New features accommodate the family’s current lifestyle while remaining sympathetic to the original architecture. “We wanted to keep the story the house was already telling and build on that,” explains McDonald, who specializes in such sensitive rehabilitations of historic San Francisco homes. To enliven dinner parties, a new emerald wet bar was incorporated into the dining room, concealed behind the Edwardian wainscoting. Reconfiguring the damaged roof also reclaimed more usable garret space for a new guest bedroom and lounge. But the angled ceilings were preserved, along with window-lined reading nooks tucked under the eaves. Removing the original servant stair made room for an expanded kitchen and breakfast area. Yet the new cabinetry still hums in architectural harmony, with “custom Shaker-style drawer and door fronts that mimic a British style,” the architect describes. Grayed blue paint completes the space’s vintage-tinged quality.

Overall, the palette “leans into historical colors,” O’Connell notes. Walls feature parchment whites and faded blues and greens. Wallpapers embrace heritage motifs, particularly the dining room’s dramatic hand-painted landscape of redwoods, horses and herds of bison. The unfolding vistas nod to the family’s equestrian passions, especially the wife’s love of Western-style horseback riding.

A medley of past and present also reverberates through the furniture. Family heirlooms are peppered throughout, most notably a beloved dining set and collection of oil paintings inherited from the wife’s grandmother. To this, O’Connell brought traditional English pieces, like the living room’s roll-arm sofa, because “I love how they feel formal yet entirely approachable,” she says. To contrast, more contemporary additions like the breakfast nook’s tapered chairs introduce midcentury modern silhouettes. “It’s all about the mix,” the designer explains. “You have to add something new to create interest.”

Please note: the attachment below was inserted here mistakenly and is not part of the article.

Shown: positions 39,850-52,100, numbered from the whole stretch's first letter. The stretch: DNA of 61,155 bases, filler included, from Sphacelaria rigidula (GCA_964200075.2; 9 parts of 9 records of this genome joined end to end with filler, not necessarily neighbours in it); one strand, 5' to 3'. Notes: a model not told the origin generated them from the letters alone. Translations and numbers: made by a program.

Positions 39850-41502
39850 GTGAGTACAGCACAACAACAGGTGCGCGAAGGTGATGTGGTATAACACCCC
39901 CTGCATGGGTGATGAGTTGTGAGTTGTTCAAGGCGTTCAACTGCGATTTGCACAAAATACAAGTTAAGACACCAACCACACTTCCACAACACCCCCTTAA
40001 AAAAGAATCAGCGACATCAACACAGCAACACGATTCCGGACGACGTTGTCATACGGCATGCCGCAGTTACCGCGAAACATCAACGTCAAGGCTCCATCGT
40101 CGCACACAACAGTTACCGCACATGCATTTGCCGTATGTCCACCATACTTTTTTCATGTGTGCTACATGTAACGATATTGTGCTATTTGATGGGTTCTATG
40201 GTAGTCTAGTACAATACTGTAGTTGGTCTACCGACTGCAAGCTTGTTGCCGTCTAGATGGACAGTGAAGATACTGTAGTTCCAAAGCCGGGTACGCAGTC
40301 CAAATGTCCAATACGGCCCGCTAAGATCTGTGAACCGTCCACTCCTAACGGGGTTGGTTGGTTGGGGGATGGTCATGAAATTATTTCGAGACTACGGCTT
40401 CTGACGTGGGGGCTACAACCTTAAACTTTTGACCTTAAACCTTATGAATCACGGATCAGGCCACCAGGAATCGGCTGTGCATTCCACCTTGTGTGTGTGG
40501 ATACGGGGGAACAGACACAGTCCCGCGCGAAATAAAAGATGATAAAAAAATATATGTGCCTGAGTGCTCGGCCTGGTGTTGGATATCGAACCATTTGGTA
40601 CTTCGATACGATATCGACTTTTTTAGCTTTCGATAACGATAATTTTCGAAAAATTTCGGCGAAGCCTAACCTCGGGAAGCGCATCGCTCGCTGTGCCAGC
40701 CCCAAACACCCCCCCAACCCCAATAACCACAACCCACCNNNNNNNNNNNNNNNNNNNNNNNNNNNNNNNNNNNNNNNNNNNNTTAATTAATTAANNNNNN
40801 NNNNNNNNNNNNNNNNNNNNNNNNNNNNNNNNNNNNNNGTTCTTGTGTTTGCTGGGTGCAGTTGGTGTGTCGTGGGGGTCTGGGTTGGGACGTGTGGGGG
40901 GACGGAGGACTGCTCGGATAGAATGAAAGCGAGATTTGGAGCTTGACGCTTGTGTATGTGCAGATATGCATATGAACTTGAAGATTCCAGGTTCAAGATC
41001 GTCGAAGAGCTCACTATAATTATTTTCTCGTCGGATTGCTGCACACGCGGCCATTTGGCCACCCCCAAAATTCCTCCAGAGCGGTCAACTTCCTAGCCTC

Swaths of archival florals, stripes and plaids bring more eclectic layers, each imbued with their own histories—like the 18th-century Indian floral on the upholstered headboard and matching lampshades in the couple’s bedroom. Or the cheerful Swedish star area rug animating the breakfast room floor. Pattern play is a signature for O’Connell, who is also known for her own historically inspired textile line. She incorporated a few of her designs, some with nostalgic origins like the primary bedroom’s delicate floral drapes inspired by her great-grandmother’s baby dress. Her version tweaks the original scale and proportion, but the tender sentiment endures as “Textiles are my love language,” the designer says. 

Indeed, love emanates throughout the home, melding together memories of loved ones lost with new comforts for the present generation. The project also became a memento of the designer’s friendship with the wife and an ode to the city they both adore as proud fifth-generation San Franciscans. “We’ve grown up with these old San Francisco homes our whole lives,” O’Connell says. “For this one, I love that we kept its history and the memories that have happened there while bringing it into a new century.”